• 23. 
    Which of the following uses of the storytree would best help students applymetacognitive skills to enhance theircomprehension?
    • A. 

      Encourage students to ask themselves questions similar to those in the story tree when reading or writing stories independently.

    • B. 

      Have students check to make sure that the book reports they write reflect the format outlined in the story tree.

    • C. 

      Advise students to copy the story tree into their reading journal so they can refer to it when reading independently.

    • D. 

      Help students create concept webs to analyze stories, and then guide the students to compare the webs with the story tree.

  • 24. 
    According to the Texas EssentialKnowledge and Skills (TEKS), studentsin the sixth grade should be able to usegraphic sources of information to addressresearch questions. Students are mostlikely to develop these skills if they havehad opportunities to:
    • A. 

      Locate graphic information about a specific topic in an encyclopedia or other reference book.

    • B. 

      Create their own tables and charts summarizing the results of a peer survey on an age-appropriate topic.

    • C. 

      Collaborate with a partner to make an outline summarizing the features of different graphic formats.

    • D. 

      Make accurate copies of tables, charts, maps, and other graphic information provided by the teacher.

  • 25. 
    Read the worksheet below, completed by a fourth grader; then answer the two questionsthat follow.Name: _____________ Date:Read the following passage and answer the questions.The BirthdayHank woke up very excited on Saturday morning because it was his birthday. His familywas planning a big party for him, with lots of good food, balloons, and a cake with ninecandles. It wasn't the party that Hank was most excited about, though. He was sure thiswould be the day when he finally got the remote-control car he wanted more than anything.He first saw the shiny red car in the front window of Mitchell's Toy Store a month ago. Since then, it was all he could think about.Later in the day, it finally was time for Hank to open his presents. His parents gavehim a basketball and sneakers. From his sisters, he received a book about making paperairplanes. His little brother gave him a special rock he had found. Finally, there was onlythe present from his grandfather left to open. This was his last hope. He ripped off the paperand opened the box. Inside there was a T-shirt that said "Number One Grandson." Hankalmost groaned out loud, but instead he put a smile on his face and politely thanked hisgrandfather for the shirt.Then he said silently to himself, "Maybe next year."1. How does Hank feel when he wakes up? Why does he feel this way?       Excited cause it's his birthday2. What does Hank want most for his birthday?       A remote-control car3. What presents does Hank get for his birthday?       shirt that says, Number One Grandson, basketball, sneekers, book, rock4. How does Hank probably feel when he opens the present from his grandfather and seeswhat is inside? What clue in the story tells you he feels this way?      Happy. It says he smiles and says thank you.Brendan's performance on this worksheetsuggests that he would benefit most fromreading instruction to strengthen his:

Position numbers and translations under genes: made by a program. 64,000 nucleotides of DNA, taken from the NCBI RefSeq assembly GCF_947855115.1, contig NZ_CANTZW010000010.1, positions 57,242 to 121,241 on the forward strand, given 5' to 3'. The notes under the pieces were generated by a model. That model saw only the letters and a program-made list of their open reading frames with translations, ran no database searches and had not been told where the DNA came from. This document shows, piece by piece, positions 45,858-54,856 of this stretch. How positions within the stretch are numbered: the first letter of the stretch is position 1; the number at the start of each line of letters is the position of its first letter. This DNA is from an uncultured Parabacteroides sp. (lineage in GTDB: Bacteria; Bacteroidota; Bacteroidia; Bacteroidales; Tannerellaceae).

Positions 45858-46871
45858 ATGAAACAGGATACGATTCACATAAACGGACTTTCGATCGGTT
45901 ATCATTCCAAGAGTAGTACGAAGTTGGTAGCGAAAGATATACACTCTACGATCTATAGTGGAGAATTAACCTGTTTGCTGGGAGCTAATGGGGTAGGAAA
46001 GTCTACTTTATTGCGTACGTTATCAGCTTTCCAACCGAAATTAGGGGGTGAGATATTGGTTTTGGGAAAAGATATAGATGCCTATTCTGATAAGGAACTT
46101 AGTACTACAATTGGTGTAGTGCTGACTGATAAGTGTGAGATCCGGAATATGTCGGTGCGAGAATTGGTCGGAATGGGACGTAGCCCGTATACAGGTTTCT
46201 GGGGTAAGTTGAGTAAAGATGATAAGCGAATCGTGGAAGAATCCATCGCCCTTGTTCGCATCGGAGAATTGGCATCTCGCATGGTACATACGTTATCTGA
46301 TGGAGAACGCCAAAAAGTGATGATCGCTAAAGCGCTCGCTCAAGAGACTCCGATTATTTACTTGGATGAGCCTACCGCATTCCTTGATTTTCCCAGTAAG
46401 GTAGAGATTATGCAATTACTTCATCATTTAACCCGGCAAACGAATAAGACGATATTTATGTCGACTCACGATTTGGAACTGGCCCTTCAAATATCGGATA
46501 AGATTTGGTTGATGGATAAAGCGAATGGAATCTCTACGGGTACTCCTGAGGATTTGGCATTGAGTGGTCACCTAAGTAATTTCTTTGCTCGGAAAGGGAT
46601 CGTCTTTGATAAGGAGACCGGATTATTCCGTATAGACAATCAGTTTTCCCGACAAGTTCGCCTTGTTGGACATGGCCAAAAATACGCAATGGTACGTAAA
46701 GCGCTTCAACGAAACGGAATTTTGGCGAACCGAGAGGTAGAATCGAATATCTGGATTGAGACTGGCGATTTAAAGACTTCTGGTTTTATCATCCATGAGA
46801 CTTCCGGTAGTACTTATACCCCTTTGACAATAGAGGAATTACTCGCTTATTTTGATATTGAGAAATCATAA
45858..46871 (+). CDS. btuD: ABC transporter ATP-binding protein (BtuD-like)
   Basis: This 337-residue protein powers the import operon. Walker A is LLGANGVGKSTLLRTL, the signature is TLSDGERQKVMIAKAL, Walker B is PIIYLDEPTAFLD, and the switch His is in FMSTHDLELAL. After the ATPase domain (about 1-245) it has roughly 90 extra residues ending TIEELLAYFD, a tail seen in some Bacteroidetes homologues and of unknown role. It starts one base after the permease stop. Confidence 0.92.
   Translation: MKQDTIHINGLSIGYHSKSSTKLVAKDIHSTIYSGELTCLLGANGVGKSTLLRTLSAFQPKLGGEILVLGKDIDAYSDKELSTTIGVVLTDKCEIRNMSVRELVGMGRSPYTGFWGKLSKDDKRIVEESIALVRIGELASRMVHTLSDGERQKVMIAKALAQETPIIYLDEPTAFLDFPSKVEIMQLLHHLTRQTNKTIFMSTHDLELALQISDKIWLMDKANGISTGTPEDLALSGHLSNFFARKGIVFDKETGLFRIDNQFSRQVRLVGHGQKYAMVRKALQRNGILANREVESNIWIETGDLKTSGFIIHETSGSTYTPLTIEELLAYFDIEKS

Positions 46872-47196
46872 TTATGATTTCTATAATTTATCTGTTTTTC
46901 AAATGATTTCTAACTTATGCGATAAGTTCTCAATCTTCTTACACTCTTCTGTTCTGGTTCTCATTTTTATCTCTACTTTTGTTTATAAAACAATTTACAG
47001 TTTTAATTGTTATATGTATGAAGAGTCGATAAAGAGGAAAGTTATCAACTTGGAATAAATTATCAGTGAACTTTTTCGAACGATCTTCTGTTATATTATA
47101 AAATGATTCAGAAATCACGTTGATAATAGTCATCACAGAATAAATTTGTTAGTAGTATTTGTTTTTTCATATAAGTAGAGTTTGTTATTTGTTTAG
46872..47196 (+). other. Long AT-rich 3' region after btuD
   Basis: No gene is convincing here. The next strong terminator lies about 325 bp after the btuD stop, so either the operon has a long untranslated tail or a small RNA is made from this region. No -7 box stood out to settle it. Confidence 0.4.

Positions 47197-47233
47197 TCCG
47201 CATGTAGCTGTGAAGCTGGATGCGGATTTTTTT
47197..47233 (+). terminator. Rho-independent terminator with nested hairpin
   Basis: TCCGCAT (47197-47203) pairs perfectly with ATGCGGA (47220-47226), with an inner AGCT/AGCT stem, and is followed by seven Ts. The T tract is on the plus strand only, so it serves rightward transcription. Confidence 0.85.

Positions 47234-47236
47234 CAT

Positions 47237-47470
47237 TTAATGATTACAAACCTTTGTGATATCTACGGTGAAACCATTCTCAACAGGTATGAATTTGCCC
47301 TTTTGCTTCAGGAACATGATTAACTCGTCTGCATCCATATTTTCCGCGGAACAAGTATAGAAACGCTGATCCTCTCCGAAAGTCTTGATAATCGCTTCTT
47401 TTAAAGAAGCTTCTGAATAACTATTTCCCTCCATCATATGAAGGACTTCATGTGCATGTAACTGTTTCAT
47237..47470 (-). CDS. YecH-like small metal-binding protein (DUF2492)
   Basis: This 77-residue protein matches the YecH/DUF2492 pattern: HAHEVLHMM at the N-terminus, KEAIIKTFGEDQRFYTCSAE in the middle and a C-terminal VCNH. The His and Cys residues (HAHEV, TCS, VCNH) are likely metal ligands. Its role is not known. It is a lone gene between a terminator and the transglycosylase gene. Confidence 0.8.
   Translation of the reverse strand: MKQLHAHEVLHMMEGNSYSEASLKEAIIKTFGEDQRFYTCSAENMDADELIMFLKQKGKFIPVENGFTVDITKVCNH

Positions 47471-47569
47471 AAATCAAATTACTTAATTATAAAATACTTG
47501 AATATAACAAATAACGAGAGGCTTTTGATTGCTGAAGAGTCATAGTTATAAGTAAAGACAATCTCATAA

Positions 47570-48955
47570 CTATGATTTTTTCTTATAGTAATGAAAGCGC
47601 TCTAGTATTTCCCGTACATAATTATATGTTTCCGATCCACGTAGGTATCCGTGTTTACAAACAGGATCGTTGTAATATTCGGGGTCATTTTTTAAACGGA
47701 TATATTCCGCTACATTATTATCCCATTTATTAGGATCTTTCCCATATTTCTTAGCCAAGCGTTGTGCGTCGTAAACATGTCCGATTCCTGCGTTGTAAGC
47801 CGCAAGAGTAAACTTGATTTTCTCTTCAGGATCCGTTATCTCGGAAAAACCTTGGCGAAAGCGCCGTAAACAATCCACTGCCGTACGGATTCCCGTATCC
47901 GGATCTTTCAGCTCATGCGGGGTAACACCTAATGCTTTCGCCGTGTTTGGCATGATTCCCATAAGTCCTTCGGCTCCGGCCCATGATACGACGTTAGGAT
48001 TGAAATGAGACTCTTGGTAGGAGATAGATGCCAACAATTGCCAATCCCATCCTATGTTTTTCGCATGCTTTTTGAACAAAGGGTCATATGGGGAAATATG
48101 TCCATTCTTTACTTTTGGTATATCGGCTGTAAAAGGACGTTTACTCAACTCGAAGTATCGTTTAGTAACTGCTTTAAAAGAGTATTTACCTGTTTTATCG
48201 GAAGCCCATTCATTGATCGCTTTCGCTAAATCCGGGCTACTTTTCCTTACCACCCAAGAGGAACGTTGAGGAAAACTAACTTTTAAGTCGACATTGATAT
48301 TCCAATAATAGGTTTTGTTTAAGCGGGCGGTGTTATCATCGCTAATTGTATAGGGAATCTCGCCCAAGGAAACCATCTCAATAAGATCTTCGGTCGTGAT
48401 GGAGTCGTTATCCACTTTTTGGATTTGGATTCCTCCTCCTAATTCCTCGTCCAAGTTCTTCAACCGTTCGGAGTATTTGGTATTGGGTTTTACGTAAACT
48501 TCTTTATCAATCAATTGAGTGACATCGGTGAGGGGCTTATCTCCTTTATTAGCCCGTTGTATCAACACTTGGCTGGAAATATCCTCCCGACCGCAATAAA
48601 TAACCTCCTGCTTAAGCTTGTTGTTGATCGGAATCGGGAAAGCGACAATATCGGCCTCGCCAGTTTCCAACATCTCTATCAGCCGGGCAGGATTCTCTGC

• A. 

      Literal comprehension.

    • B. 

      Inferential comprehension.

    • C. 

      Word-recognition skills.

    • D. 

      Vocabulary development.